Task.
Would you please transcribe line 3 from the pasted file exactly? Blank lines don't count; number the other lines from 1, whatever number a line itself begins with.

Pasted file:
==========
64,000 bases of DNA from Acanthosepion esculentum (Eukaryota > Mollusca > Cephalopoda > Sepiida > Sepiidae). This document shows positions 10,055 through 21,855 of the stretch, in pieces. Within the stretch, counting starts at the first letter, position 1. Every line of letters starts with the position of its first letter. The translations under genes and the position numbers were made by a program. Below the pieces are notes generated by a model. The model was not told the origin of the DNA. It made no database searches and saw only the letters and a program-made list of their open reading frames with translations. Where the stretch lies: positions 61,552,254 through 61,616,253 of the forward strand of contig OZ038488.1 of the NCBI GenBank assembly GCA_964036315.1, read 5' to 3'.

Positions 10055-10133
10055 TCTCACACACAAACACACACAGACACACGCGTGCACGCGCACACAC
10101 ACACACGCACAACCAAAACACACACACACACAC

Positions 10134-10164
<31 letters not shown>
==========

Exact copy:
10055 TCTCACACACAAACACACACAGACACACGCGTGCACGCGCACACAC